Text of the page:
The original plan was a full kernel-space SOCKS proxifier, but that would be a little bit complex for the goal: a faster TCP proxy. Then I found a very elegant solution for the problem: eBPF sockmap support. There is a API for redirect packets between sockets in kernel space using sockmap eBPF program. I decided to extend my shadowsocks-libev fork with the eBPF support. The disabled encryption already give some additional performance, so if anyone already using this one, there is a new option to get more performance.
I did some performance and functional tests in my test environment (described here). The eBPF performance is fairly good compared to the regular version. I included two screenshots, one with and one without eBPF enabled. For sockmap support, at least 4.14 kernel required! (The iperf3 tests performed on 4.14.41 MPTCP supported kernel with 1 network path). host1 machine is connected to ubu1 machine and use it as a router to ubu2 (see the diagram here). For more information about use a machine as a router and transparent proxy please take a look into this.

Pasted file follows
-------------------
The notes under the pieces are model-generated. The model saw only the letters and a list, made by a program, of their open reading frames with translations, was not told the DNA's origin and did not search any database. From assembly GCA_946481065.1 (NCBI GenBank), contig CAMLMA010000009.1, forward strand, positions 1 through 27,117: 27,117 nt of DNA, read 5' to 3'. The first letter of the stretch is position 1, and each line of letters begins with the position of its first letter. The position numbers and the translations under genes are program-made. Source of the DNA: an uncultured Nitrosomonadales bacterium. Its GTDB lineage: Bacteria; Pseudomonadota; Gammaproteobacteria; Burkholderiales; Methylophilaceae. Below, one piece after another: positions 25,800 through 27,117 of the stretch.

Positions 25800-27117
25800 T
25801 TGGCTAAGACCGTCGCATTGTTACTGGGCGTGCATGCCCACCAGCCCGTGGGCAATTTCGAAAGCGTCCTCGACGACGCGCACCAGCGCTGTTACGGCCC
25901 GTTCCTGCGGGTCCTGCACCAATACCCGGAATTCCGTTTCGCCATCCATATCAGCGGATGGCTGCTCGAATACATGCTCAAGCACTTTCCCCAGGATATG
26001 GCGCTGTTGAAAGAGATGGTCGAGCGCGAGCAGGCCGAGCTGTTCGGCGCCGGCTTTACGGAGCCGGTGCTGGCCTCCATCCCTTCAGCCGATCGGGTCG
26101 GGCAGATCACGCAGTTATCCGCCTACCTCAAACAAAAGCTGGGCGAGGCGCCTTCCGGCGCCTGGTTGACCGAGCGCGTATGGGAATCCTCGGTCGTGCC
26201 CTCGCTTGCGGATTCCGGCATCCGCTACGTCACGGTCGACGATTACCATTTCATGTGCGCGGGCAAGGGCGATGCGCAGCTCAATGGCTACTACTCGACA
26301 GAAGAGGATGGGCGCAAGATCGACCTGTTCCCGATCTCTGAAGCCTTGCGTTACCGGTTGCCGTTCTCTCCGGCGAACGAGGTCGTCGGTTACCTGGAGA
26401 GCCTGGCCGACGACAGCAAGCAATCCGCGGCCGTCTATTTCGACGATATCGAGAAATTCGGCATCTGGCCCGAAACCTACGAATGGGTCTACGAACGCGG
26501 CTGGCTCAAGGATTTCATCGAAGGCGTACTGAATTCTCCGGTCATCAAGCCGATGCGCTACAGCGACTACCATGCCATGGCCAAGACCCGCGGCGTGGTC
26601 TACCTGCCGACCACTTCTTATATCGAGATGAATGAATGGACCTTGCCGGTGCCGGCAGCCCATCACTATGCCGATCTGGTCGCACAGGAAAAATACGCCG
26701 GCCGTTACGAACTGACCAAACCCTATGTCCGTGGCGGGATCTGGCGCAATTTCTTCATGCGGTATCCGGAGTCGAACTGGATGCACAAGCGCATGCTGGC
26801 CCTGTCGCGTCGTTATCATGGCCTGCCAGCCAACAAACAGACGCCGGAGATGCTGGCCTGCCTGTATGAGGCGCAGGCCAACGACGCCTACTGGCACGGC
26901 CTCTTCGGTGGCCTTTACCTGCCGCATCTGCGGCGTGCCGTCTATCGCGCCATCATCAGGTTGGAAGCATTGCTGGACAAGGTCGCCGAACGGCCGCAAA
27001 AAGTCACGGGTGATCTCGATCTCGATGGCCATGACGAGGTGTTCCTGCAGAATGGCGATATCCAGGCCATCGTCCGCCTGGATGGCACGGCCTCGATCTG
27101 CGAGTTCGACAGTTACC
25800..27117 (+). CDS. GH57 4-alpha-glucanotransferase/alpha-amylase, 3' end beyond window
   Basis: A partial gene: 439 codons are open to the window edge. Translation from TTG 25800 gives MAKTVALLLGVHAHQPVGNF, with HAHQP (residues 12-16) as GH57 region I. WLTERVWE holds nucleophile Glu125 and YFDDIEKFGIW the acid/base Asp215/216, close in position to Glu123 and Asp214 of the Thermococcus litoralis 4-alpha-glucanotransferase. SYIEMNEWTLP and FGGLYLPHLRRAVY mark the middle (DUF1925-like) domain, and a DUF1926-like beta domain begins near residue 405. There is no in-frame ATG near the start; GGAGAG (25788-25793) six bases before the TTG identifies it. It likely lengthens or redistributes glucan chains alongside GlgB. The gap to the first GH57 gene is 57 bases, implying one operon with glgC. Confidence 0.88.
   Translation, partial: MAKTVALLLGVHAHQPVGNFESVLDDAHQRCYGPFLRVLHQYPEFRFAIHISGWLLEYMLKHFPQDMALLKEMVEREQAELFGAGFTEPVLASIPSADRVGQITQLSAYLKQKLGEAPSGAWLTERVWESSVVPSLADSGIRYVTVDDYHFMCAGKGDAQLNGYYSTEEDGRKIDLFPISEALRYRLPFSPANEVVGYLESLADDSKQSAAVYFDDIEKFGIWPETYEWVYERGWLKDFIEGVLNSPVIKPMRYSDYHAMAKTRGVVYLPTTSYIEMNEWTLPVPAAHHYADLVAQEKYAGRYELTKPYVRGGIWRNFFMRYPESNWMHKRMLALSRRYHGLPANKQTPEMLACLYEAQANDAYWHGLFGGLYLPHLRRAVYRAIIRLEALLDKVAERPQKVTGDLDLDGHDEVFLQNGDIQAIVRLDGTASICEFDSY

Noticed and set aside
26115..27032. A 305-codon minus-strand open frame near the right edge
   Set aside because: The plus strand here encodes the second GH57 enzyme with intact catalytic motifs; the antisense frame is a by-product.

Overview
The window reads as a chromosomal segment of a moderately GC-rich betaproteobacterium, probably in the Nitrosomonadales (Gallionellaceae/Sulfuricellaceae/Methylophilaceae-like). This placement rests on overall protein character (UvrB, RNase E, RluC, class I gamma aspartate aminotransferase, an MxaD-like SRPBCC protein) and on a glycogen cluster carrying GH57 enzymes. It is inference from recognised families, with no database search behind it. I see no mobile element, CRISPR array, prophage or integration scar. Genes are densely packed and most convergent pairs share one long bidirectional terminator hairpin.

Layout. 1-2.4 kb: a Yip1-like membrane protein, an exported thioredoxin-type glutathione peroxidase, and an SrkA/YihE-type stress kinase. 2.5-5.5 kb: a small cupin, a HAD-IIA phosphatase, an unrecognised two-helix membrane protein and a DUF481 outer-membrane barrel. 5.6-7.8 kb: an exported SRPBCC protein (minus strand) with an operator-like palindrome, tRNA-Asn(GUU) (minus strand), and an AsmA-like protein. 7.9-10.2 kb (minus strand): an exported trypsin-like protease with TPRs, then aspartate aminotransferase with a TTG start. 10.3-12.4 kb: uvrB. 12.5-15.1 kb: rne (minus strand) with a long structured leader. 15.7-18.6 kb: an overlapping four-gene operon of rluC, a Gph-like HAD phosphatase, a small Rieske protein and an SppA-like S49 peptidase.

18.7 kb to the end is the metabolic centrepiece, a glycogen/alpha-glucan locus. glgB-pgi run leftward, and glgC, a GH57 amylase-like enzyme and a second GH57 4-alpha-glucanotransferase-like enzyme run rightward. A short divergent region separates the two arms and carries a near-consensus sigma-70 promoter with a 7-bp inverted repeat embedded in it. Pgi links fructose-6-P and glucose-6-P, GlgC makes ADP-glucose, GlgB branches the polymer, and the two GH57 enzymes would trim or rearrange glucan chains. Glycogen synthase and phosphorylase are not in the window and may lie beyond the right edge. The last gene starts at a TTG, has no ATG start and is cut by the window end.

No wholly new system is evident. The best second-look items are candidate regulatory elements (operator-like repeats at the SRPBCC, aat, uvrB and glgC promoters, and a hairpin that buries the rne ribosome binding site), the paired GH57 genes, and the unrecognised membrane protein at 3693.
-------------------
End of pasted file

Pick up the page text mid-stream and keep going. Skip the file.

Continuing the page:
iperf3 -c ubu2 iperf -s +-----------+ +------------+ +----------+ | | | | | | | host1 +------------> | ubu1 +-------------> | ubu2 | | | | | | | +-----------+ +------------+ +----------+ ss-redir --ebpf ss-server
The branch with eBPF sockmap support: https://github.com/SPYFF/shadowsocks-libev-nocrypto/tree/ebpf
Sadly in practice, there is an issue with the current version. For example in a long FTP file transmission, at the end it will skip some bytes or push additional (duplicated) bytes to the receiver. That’s because in the current kernel implementation sometimes if an error happens during the transmission, the packet size returned instead of the error code. I consulted with John Fastabend (he is the creator of the eBPF sockmap) about the issue and he told me he will send a patch for that which will be get merged into the kernel soon. After that if everything works fine, I will put the whole work into a OpenWRT package.
- An interesting use-case is the layer3 multipath implemented with IPv6 segment routing and eBPF, done by Mathieu Xhonneux. You can check his thesis here and the code in his github repository.
- In the near future we will see customizable path selection with eBPF, mentioned here: https://www.files.netdevconf.org/d/22fb4894c58e4854b23a/